Please note that change of context may affect the pricing and availability of the existing items in the cart

There was an unexpected error retrieving your customer data. Please try again later.
Purchase Account Settings
Currently buying for
Main Account
(Sold To)
Job Account/Sub Account
Show Availability For
Changing the selections above may affect product pricing and availability, including items currently in your cart.

Illumination in psychology: How lighting affects mood, health and productivity

how lighting affects mood

how lighting affects moodThe countless light fixtures that illuminate our world have different biological and psychological impacts on us, which is why it’s important to understand how lighting affects mood, health and productivity.

The truth is, light tends to influence us more than other external stimuli. It has the power to impact sleep, happiness levels and even cognitive performance. Therefore, humans need to be exposed to adequate lighting levels in the right settings at the right times of day.

DISCLAIMER: Responses to lighting can vary from person to person. The details below are derived from general research and observed trends.

How lighting affects mood, health and productivity

First things first. It’s important to understand the difference between brightness, saturation and hue. Brightness is the amount of light given off by a light source (usually expressed in lumens or lux), saturation is the intensity of a color and hue refers to a color or shade.

It’s proven that natural light tends to make people happier, but since we rely heavily on artificial light, it’s important for us to control the amount of it we need in multiple scenarios. Consider the following:

  • Light for day versus night: We usually need higher levels of light to operate during the day and lower levels when we’re winding down at night. Using bright lights at night usually decreases the body’s melatonin levels, essentially throwing off your internal clock and hindering sleep, cognition, hormone release times, blood pressure and glucose levels. When there is a lack of melatonin, people can experience sleep problems that lead to behavioral changes. Seasonal affective disorder (SAD) also becomes a factor.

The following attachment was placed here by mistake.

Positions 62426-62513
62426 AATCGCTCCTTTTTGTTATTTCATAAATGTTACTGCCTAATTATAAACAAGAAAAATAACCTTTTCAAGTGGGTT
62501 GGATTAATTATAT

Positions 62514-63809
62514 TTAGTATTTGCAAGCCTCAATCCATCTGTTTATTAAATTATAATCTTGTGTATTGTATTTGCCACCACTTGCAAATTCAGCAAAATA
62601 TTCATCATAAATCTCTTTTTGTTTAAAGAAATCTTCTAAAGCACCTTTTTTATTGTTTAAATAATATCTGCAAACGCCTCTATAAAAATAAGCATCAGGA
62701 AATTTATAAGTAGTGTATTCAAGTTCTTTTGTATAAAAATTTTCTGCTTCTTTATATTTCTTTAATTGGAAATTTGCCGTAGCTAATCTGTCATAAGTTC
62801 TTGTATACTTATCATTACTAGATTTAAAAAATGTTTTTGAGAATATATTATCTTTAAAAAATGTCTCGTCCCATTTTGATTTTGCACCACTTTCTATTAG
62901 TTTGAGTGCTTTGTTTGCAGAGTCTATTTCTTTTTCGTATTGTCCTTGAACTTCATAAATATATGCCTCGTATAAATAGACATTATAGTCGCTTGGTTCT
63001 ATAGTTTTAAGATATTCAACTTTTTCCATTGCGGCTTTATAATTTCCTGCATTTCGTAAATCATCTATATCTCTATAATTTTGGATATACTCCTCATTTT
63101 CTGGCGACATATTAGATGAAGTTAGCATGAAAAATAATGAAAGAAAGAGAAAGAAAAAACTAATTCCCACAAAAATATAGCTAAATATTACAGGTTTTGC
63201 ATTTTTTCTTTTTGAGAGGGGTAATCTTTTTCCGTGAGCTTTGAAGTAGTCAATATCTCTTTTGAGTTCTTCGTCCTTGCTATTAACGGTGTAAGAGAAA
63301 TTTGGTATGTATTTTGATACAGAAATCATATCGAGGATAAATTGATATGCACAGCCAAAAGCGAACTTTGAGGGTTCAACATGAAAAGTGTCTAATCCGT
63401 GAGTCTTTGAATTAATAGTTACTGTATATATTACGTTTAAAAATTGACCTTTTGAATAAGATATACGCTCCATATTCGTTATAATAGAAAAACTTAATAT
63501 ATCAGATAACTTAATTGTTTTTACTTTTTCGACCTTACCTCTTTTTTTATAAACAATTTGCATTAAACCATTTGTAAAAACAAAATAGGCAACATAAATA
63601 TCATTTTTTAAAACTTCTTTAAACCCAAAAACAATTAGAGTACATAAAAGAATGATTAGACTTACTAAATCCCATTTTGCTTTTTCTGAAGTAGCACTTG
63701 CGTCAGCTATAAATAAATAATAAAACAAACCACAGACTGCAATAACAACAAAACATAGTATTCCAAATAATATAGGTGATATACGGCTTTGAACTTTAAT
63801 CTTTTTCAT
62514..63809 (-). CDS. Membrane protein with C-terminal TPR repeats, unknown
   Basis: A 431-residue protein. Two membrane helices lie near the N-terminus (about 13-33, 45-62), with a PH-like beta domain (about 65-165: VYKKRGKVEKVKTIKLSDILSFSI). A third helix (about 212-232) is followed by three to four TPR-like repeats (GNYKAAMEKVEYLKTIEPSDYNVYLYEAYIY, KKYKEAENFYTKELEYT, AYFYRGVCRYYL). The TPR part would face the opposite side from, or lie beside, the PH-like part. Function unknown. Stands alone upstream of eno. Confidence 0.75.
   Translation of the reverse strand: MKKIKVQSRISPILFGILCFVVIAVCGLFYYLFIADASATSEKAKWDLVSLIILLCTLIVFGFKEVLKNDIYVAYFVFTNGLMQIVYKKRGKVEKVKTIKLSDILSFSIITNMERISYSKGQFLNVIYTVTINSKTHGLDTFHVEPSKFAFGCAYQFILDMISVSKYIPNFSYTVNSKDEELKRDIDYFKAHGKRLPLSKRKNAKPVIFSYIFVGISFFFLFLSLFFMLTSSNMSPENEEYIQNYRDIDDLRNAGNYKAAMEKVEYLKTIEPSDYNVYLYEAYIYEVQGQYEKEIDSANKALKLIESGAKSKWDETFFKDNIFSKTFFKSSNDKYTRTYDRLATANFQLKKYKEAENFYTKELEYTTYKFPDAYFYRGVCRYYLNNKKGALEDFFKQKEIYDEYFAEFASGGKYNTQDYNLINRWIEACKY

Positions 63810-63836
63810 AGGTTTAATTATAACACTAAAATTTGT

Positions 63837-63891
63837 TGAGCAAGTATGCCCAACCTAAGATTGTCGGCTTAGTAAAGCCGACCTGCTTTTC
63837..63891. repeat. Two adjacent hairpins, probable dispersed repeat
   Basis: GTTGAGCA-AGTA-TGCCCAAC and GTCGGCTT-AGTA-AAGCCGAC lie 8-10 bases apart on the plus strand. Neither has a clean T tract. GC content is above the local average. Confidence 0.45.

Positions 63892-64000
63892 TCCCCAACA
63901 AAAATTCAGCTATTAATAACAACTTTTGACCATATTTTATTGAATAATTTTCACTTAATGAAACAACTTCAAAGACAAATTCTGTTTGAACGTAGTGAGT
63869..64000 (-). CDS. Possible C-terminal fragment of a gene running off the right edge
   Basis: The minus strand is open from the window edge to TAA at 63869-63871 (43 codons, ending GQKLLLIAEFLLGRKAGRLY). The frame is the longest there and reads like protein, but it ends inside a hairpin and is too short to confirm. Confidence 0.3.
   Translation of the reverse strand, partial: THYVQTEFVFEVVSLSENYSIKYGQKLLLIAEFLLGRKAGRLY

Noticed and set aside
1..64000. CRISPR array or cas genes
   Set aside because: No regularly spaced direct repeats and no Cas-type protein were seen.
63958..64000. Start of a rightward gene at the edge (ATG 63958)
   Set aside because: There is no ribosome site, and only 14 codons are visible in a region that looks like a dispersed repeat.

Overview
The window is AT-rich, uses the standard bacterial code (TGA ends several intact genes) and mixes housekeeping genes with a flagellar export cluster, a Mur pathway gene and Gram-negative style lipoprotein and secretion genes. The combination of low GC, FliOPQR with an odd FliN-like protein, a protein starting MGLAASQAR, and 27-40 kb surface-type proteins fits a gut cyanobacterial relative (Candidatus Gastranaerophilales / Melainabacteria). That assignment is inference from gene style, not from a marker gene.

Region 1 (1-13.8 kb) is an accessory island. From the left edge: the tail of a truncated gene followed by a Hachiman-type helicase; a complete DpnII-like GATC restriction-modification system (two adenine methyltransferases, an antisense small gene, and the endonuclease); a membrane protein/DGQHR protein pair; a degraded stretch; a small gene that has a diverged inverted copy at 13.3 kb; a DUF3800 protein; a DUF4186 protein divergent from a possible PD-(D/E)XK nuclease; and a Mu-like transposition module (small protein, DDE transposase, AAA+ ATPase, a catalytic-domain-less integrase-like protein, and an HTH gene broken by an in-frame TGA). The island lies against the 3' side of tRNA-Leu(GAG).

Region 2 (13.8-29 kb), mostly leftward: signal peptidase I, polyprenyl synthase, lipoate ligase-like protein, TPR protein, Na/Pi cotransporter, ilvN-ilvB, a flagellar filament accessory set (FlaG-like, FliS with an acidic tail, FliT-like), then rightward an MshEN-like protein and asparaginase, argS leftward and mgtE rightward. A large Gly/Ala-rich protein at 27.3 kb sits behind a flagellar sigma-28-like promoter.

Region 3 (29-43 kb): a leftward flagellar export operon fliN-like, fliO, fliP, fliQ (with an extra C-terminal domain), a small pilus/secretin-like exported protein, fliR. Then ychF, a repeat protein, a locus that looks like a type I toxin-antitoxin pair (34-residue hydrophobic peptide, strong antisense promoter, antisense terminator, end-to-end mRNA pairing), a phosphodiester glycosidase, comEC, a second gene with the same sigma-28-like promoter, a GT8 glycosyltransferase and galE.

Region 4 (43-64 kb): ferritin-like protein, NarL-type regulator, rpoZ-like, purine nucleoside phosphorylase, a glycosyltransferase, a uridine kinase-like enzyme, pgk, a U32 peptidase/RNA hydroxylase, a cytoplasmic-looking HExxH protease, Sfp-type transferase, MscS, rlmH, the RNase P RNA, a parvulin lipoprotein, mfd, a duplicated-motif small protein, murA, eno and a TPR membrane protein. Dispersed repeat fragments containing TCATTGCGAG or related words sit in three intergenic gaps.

• Positioning of light: This has the power to influence how people feel in different spaces. For example, lighting fixtures positioned above eye level can create a feeling of restraint while those below eye level can invoke a feeling of importance.
  • Bright light tends to intensify emotions.
  • Dim light tends to make us crave unhealthy foods.
  • Blue light can make us feel more energetic and alert. (The most likely hue of light to impact our internal clocks.)
  • Red light is the least likely hue of light to impact our internal clocks. (This helps increase melatonin levels.)
  • Warm lighting creates a more relaxing and intimate setting.
  • White light is the most forgiving when it comes to personal appearance. (However, warm, yellow lighting is flattering to the skin.)

The next time you change your light bulb, think about the atmosphere you would like to create. Know that poor lighting can cause eye damage (especially when reading), lead to depression because of vitamin D deficiencies, hurt productivity at work and cause headaches and/or migraines.

Natural light and quality fixtures are key

It’s important for us to have healthy amounts of natural light. However, when there aren’t any windows nearby, quality fixtures become more of a priority.

It’s even more helpful when you have a dimming option, so you can adjust the intensity.

Related posts

New LED lighting technology: Easily stay up-to-date on daily changes

How to recycle light bulbs: Environmental compliance made convenient